Who is Jim, and what is Twain's intent by introducing him in a typical American home in Missouri?

Expert Answers

An illustration of the letter 'A' in a speech bubbles

Jim is a slave belonging to Miss Watson. As the story progresses, he becomes a more important character, playing a key part in Huckleberry Finn's numerous adventures. On their lengthy journey down the Mississippi River, he will act as a kind of mentor to Huck, imbuing him with the kind of folk wisdom which the young boy otherwise wouldn't learn if he stayed behind in St. Petersburg.

Primarily, Twain introduces the character of Jim to highlight one of the major themes of the story: the gap between how so-called civilized society sees itself and the often sordid reality beneath the genteel surface. The good folk of St. Petersburg, including Miss Watson, see themselves as the epitome of all that's decent and civilized. Certainly, no one would deny that Miss Watson is herself a fine, respectable lady, a genuinely good person.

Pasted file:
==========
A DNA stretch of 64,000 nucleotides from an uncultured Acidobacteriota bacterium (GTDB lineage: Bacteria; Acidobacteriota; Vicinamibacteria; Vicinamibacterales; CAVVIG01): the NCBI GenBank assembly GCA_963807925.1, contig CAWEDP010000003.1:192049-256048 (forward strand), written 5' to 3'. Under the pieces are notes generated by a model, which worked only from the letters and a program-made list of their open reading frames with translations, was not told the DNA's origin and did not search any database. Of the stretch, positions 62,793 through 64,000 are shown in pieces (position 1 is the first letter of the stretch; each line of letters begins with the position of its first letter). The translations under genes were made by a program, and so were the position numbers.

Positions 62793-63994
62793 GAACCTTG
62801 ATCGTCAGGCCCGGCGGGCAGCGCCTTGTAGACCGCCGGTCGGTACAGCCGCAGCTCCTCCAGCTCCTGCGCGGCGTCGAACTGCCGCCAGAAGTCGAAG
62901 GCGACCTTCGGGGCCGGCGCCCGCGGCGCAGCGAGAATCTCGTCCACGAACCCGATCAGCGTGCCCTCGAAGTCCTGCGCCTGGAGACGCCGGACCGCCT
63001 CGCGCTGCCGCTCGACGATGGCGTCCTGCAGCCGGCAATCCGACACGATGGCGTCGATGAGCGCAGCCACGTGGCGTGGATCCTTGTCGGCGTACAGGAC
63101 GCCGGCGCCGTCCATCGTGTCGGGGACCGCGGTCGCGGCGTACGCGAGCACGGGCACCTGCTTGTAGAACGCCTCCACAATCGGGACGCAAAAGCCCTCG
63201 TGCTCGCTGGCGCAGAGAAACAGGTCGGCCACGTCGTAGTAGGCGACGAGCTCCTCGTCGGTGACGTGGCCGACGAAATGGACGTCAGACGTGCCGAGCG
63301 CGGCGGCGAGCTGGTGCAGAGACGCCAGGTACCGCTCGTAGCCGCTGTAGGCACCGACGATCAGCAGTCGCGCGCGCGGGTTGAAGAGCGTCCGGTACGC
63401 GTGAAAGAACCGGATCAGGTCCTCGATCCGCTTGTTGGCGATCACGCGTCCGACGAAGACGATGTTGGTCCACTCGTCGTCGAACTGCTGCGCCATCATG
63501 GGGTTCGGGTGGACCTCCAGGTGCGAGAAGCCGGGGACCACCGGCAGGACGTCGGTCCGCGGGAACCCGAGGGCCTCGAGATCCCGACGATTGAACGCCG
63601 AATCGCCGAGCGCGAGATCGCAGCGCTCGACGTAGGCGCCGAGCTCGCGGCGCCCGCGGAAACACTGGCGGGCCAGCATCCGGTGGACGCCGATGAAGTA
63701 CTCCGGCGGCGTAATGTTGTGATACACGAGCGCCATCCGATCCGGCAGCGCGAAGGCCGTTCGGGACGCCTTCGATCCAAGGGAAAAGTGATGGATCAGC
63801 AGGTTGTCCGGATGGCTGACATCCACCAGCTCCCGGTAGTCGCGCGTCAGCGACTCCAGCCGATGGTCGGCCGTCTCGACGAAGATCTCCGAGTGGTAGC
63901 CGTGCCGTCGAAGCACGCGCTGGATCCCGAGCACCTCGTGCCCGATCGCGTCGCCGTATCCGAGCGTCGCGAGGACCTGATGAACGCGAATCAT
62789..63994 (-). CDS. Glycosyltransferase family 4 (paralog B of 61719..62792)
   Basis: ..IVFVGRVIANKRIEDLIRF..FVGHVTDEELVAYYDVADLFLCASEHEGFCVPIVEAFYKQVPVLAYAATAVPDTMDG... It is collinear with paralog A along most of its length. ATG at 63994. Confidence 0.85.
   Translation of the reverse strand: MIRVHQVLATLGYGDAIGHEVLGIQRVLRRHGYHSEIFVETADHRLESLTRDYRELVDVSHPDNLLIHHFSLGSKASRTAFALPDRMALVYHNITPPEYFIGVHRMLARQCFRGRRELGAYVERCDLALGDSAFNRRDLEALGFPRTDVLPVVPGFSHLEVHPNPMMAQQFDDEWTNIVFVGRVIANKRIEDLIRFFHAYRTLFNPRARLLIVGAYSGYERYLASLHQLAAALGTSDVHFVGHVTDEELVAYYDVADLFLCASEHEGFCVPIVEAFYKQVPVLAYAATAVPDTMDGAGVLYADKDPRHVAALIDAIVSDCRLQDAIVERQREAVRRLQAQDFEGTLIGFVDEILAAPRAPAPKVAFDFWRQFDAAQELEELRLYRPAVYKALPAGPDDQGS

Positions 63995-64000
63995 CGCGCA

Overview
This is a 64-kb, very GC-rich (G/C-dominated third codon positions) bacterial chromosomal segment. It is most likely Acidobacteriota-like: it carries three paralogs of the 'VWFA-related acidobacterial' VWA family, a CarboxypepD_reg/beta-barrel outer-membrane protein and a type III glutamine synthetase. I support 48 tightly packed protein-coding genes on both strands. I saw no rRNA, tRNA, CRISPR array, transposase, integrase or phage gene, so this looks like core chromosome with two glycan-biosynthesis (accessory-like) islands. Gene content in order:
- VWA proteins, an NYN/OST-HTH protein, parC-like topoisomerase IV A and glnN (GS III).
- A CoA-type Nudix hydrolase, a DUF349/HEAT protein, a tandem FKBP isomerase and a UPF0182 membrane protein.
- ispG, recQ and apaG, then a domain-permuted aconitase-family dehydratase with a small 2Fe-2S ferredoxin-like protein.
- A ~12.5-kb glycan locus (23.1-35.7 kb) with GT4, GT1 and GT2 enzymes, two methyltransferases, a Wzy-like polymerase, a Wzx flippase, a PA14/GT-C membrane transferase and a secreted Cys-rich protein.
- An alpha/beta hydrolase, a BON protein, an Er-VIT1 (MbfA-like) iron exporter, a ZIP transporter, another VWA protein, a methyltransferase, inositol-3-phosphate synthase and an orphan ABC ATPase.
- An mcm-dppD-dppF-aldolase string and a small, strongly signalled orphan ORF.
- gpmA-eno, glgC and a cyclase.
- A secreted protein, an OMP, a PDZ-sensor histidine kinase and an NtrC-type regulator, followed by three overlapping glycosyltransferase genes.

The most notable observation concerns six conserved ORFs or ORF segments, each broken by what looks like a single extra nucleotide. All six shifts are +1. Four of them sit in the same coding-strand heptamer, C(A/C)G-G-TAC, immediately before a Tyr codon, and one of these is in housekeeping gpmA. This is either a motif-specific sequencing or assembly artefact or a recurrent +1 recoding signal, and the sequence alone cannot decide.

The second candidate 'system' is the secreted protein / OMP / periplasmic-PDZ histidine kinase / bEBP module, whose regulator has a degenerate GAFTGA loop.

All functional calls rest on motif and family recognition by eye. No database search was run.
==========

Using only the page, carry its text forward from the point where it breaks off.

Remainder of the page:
And yet, through her ownership of slaves like Jim, she is perpetuating an evil system based on cruelty and exploitation. This theme will be further developed later on in the story when Huck winds up at the Grangerfords' estate. This wealthy Southern family also appear to be the epitome of respectability, and yet, like Miss Watson, they own a number of slaves, which calls into question their civilized self-image.

Last Updated by eNotes Editorial on
Soaring plane image

We’ll help your grades soar

Start your 48-hour free trial and unlock all the summaries, Q&A, and analyses you need to get better grades now.

  • 30,000+ book summaries
  • 20% study tools discount
  • Ad-free content
  • PDF downloads
  • 300,000+ answers
  • 5-star customer support
Start your 48-Hour Free Trial